To graze or not to graze? Historical management of hay meadows in the Carpathian Mountains

Prepared by Monika Janišová

Distribution of the seven Carpathian dairy farming systems applied between 1850 and 1950 based on a synthesis of literature data. The yellow background represents areas with regular spring grazing of fields and hay meadows. The blue background indicates the destinations of long-distance transhumance in the lowland regions. (Map from the original article).

We are trying to preserve the biodiversity of hay meadows, but we take care of them differently than our ancestors did. Farmers in the past employed various management practices on hay meadows, including grazing, manuring and corralling, while today, our approaches frequently include only the mowing. Let’s compare the current management practices with the management of hay meadows in the past, using the example of Carpathian hay meadows between 1850 and 1950.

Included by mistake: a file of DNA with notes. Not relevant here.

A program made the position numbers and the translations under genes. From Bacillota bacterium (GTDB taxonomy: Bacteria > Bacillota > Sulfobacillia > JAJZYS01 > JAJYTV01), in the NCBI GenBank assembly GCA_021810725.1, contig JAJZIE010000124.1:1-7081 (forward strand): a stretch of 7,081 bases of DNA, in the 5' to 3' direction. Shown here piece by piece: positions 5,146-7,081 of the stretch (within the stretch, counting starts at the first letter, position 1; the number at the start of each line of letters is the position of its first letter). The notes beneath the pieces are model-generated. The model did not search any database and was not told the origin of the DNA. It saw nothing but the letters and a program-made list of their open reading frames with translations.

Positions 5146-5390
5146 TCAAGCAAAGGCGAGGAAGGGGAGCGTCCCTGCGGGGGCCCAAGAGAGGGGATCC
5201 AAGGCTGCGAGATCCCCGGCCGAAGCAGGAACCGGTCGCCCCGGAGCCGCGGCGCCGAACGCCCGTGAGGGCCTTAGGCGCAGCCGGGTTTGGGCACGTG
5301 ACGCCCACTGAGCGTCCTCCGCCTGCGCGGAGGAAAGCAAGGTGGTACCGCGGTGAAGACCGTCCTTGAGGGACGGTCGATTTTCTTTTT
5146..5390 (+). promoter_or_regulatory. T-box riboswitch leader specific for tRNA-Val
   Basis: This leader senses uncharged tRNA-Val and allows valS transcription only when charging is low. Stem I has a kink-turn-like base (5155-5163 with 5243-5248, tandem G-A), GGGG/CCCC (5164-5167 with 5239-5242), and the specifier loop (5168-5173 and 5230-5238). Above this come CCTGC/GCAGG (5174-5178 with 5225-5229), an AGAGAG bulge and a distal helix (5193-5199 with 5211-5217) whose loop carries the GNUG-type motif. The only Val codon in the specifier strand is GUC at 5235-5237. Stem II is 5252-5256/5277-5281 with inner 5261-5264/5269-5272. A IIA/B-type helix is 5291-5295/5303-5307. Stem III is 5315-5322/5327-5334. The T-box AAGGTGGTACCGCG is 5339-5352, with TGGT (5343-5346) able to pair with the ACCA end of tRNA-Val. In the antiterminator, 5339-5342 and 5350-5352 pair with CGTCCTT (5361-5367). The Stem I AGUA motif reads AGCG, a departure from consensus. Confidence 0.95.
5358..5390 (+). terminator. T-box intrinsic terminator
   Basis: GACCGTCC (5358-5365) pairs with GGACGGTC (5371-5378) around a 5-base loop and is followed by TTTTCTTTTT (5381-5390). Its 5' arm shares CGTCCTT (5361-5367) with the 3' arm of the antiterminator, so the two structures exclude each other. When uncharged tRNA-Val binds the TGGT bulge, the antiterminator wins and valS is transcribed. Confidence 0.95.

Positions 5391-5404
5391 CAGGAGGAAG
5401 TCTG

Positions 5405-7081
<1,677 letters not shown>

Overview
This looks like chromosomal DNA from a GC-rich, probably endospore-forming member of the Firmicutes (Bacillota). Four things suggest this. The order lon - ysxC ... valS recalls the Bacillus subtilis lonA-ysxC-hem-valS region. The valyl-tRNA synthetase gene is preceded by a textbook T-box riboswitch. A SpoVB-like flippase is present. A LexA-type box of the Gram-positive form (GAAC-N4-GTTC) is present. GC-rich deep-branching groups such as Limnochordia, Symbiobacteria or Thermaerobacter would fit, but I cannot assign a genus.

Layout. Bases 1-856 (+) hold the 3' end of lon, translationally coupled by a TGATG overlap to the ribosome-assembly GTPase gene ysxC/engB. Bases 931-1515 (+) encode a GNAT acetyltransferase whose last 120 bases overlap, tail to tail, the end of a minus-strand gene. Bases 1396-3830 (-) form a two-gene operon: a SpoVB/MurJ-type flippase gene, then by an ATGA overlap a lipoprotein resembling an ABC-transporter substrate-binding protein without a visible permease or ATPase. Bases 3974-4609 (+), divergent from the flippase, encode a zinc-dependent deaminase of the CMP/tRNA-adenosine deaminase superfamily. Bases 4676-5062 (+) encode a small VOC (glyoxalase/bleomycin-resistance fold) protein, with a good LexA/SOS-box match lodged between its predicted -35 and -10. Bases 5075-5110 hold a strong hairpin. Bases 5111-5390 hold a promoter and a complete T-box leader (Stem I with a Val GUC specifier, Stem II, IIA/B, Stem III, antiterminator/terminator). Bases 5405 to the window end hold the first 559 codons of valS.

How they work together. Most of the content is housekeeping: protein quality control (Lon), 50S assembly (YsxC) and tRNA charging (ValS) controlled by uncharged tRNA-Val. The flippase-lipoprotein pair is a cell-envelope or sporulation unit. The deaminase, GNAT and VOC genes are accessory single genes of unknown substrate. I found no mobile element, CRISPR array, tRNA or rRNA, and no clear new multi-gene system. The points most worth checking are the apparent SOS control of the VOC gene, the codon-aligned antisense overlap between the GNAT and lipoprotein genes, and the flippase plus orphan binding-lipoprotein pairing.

This Behind the paper post refers to the article Grazing hay meadows: History, distribution and ecological context by Janišová et al., published in Applied Vegetation Science (

How did short-term spring and autumn grazing on hay meadows take place? Could the absence of grazing on meadows result in changes in species composition and the structure of hay meadows? How do traditional ways of hay meadow fertilization, such as spreading farmyard manure and corralling, occur, and how could these practices influence the productivity and biodiversity of the grassland habitats?

Did you know that many of the extremely species-rich grasslands in the Carpathian Mountains are managed through a combination of mowing and grazing? Watch a short film summarizing the findings from our five-year-long research on the Carpathian grasslands:

To learn more about the historical management of hay meadows, please read the recently published article in Applied Vegetation Science. You can access the article at the following link: